- The wording in the European Union (Notification of Withdrawal) Act doesn’t actually contain a decision saying the UK wants to leave the EU.
- The referendum was only advisory and not legally binding.
- So perhaps, some barristers say, Article 50 has not technically been triggered and might fall in a legal challenge.
LONDON — It almost sounds like the plot of a thriller: What if the government has not actually triggered Article 50, and insiders all know the Brexit negotiations in Brussels are a sham that will fall apart as soon as they are challenged in court?
And — to take that a step further — what are the real motivations of Prime Minister Theresa May and the rest of the EU if they all know that Article 50 has, in reality, not been legally triggered?
The theory, which has been bouncing around the corners of the internet favoured by pro-Remain lawyers for months, suddenly got new legs after the June 8 general election, which weakened May’s government and filled the House of Commons with a larger number of MPs who are pro-Remain, and who could be looking for a way to keep Britain in the EU through our own incompetence or inertia.
The theory relies on a technical reading of the European Union (Notification of Withdrawal) Act 2017, the “Brexit Bill” which was passed into law by Parliament following Gina Miller’s successful Supreme Court lawsuit forcing Parliament to actually hold a vote on leaving the EU.
The gist of the theory is:
a) the EU Referendum of 2016 was not legally binding because only Parliament can make laws;
b) the EU Withdrawal Act only empowered the prime minister to notify the EU of Britain’s desire to trigger Article 50
c) and that the words in the act don’t actually contain a decision to trigger Article 50.
Without that decision Article 50 has not been triggered, and this whole thing is going to fall apart — or at least go back to the beginning — if anyone can force the UK Supreme Court or the European Court of Justice to address the issue head-on.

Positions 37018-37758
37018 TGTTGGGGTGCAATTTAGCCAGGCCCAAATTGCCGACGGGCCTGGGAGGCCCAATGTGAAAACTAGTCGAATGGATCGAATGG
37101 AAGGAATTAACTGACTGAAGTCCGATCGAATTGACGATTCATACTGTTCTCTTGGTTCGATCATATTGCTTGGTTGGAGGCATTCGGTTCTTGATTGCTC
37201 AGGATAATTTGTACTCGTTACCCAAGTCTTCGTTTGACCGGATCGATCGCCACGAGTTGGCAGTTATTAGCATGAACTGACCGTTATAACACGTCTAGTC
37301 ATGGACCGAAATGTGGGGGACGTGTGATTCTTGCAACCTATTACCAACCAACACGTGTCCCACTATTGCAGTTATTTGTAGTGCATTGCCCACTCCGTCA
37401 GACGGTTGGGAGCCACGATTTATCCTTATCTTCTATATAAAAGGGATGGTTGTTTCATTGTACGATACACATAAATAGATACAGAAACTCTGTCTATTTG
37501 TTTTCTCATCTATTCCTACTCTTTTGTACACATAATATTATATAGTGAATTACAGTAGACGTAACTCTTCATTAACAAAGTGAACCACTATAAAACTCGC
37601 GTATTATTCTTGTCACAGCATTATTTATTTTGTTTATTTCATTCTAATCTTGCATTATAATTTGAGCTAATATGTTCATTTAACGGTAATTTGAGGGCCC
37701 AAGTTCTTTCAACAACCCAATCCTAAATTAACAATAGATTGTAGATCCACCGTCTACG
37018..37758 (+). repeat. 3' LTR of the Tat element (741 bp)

Let’s get into the details.
The fact that the referendum isn’t legally binding is well-established. When Parliament voted to hold the Referendum, it made the vote “advisory.” That fact was enshrined into law, again, by the Miller case which required the House of Commons to vote on the issue.
Power to notify withdrawal from the EU
(1) The Prime Minister may notify, under Article 50(2) of the Treaty on European Union, the United Kingdom’s intention to withdraw from the EU.
(2) This section has effect despite any provision made by or under the European Communities Act 1972 or any other enactment.
What the act doesn’t explicitly say is, “The United Kingdom intends to withdraw from the European Union.” That seems like a key omission because the words in Article 50 require a decision to be made before notice is given. Article 50 says (emphasis added):
- Any Member State may decide to withdraw from the Union in accordance with its own constitutional requirements.
- A Member State which decides to withdraw shall notify the European Council of its intention.
Technically, the UK has failed to “decide” because the EU Withdrawal Act doesn’t overtly contain that decision. It simply contains a new power for the Prime Minister, to “notify” the EU after such a decision.